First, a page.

Anthony Burgess – A Clockwork Orange,1962

Herman+Cornelius Makkink Herman Makkink. Rocking Machine

Chapter 6.

As I stepped back from the kick I must have like trod on the tail of one of these dratsing creeching pusspots, because I slooshied a gromky yauuuuuuuuw and found that like fur and teeth and claws had like fastened themselves round my leg, and there I was cursing away and trying to shake it off holding this silver malenky statue in one rooker and trying to climb over this old ptitsa on the floor to reach lovely Ludwig van in frowning like stone. And then I was into another saucer brimful of creamy moloko and near went flying again, the whole veshch really a very humorous one if you could imagine it sloochatting to some other veck and not to Your Humble Narrator. And then the starry ptitsa on the floor reached over all the drat sing yowling pusscats and grabbed at my noga, still going ‘Waaaaah’ at me, and, my balance being a bit gone, I went really crash this time, on to sploshing moloko and skriking koshkas, and the old forella started to fist me on the litso, both of us being on the floor, creeching: ‘Thrash him, beat him, pull out his finger—nails, the poisonous young beetle,’ addressing her pusscats only, and then, as if like obeying the starry old ptitsa, a couple of koshkas got on to me and started scratching like bezoomny. So then I got real bezoomny myself, brothers, and hit out at them, but this baboochka said: ‘Toad, don’t touch my kitties,’ and like scratched my litso. So then I screeched: ‘You filthy old soomka’, and upped with the little malenky like silver statue and cracked her a fine fair tolchock on the gulliver and that shut her up real horrorshow and lovely.

Anthony Burgess,1917-1993    A Clockwork Orange,1962

Images: A Clockwork Orange, 1971. Herman Makkink, Sculpture Machine. The large erotic paintings in Alex’s bedroom, and the Cat Lady’s living room are by Herman’s brother, Cornelius Mikkink.

A Clockwork Orange is a dystopian novel by Burgess. The film directed by Stanley Kubrick in 1971 was described by Burgess as, “a jeu d’esprit knocked off for money in three weeks, it became known as the raw material for a film which seemed to glorify sex and violence” and “the film made it easy for readers of the book to misunderstand what it was about, and the misunderstanding will pursue me till I die.”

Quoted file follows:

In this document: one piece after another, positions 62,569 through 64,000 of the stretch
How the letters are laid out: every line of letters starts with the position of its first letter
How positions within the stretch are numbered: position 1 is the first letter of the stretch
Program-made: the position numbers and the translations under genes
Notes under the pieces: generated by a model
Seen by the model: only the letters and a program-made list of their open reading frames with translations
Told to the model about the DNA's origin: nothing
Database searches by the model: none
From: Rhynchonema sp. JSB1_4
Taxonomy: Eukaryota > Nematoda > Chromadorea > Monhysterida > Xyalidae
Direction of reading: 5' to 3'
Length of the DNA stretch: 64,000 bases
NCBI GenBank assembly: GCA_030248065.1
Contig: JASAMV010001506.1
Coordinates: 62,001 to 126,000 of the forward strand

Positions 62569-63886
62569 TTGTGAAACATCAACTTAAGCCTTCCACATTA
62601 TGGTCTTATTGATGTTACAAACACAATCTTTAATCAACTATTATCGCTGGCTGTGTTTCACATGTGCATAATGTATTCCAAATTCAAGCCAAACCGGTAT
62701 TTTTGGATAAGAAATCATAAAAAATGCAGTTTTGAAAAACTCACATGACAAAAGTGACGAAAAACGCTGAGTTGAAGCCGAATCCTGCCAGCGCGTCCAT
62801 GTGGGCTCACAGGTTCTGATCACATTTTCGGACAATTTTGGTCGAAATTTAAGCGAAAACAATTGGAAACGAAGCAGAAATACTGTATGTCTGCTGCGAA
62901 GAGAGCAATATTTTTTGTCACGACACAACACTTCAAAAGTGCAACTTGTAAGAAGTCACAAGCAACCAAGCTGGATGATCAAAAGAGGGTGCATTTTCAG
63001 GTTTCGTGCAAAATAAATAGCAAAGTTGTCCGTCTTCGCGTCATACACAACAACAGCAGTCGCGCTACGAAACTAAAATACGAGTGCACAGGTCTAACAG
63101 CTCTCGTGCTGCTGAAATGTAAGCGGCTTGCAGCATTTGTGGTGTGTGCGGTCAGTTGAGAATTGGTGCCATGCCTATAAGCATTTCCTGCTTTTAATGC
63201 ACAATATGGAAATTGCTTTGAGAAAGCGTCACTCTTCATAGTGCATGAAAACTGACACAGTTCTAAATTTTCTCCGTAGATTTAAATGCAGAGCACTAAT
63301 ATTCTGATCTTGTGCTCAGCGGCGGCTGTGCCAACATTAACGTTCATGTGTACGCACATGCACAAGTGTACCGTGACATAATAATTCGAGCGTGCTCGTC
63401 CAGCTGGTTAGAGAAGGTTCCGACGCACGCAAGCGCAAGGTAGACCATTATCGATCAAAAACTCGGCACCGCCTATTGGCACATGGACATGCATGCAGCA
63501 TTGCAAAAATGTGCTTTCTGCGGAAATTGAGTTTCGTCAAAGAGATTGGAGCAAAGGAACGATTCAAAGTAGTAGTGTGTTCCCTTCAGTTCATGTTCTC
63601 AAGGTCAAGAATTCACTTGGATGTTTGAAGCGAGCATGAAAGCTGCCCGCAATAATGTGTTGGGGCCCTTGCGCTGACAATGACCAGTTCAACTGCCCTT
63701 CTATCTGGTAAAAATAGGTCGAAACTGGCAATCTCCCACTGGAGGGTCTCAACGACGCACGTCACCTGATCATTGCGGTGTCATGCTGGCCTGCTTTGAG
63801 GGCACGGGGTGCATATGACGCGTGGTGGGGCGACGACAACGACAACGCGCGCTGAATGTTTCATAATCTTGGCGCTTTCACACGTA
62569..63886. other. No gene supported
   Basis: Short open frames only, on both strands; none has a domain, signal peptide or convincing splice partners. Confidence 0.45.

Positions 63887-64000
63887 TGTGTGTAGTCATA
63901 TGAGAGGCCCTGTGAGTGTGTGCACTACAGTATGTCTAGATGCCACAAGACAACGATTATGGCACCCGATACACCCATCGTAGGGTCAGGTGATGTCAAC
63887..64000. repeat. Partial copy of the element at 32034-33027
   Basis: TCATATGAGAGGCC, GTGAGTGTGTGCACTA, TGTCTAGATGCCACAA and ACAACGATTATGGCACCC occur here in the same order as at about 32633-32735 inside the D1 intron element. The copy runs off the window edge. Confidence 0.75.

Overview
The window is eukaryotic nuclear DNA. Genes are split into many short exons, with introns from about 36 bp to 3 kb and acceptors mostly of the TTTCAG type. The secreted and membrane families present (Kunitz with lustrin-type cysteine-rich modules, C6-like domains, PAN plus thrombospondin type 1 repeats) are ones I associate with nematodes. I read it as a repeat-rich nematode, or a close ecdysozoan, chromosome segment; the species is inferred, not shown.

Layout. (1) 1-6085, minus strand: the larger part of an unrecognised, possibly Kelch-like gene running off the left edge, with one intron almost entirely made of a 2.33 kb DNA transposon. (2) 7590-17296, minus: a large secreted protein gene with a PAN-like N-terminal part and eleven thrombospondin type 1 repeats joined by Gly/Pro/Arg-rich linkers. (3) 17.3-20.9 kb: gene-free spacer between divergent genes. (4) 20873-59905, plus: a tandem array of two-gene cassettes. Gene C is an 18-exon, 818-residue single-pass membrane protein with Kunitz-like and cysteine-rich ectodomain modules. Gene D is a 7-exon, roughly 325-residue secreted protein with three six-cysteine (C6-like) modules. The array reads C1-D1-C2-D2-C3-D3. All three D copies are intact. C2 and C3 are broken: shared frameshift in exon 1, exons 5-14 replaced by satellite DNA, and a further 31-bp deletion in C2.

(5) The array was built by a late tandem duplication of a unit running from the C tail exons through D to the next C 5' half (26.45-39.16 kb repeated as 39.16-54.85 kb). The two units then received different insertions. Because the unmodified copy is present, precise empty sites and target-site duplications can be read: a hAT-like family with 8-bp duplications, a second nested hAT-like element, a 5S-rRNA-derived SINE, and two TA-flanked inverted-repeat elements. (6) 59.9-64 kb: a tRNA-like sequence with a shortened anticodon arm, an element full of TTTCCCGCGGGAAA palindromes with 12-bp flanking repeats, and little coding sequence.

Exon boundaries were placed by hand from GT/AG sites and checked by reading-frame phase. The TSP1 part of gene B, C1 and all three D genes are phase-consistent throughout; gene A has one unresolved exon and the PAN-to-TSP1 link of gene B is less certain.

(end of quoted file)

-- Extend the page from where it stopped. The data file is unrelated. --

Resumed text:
Kubrick on A Clockwork Orange. An interview with Michel Ciment:

Source: http://www.visual-memory.co.uk/amk/doc/interview.aco.html

Alex has a close relationship with art (Beethoven) which the other characters do not have. The cat lady seems interested in modern art but, in fact, is indifferent. What is your own attitude towards modern art?

I think modern art’s almost total pre-occupation with subjectivism has led to anarchy and sterility in the arts. The notion that reality exists only in the artist’s mind, and that the thing which simpler souls had for so long believed to be reality is only an illusion, was initially an invigorating force, but it eventually led to a lot of highly original, very personal and extremely uninteresting work. In Cocteau’s film Orpheé, the poet asks what he should do. ‘Astonish me,’ he is told. Very little of modern art does that – certainly not in the sense that a great work of art can make you wonder how its creation was accomplished by a mere mortal. Be that as it may, films, unfortunately, don’t have this problem at all. From the start, they have played it as safe as possible, and no one can blame the generally dull state of the movies on too much originality and subjectivism.

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Author: jeh

Jeremy Hunt is Director of the AAJ Press (Art & Architecture Journal / Press) – a writer and consultant on art and public space

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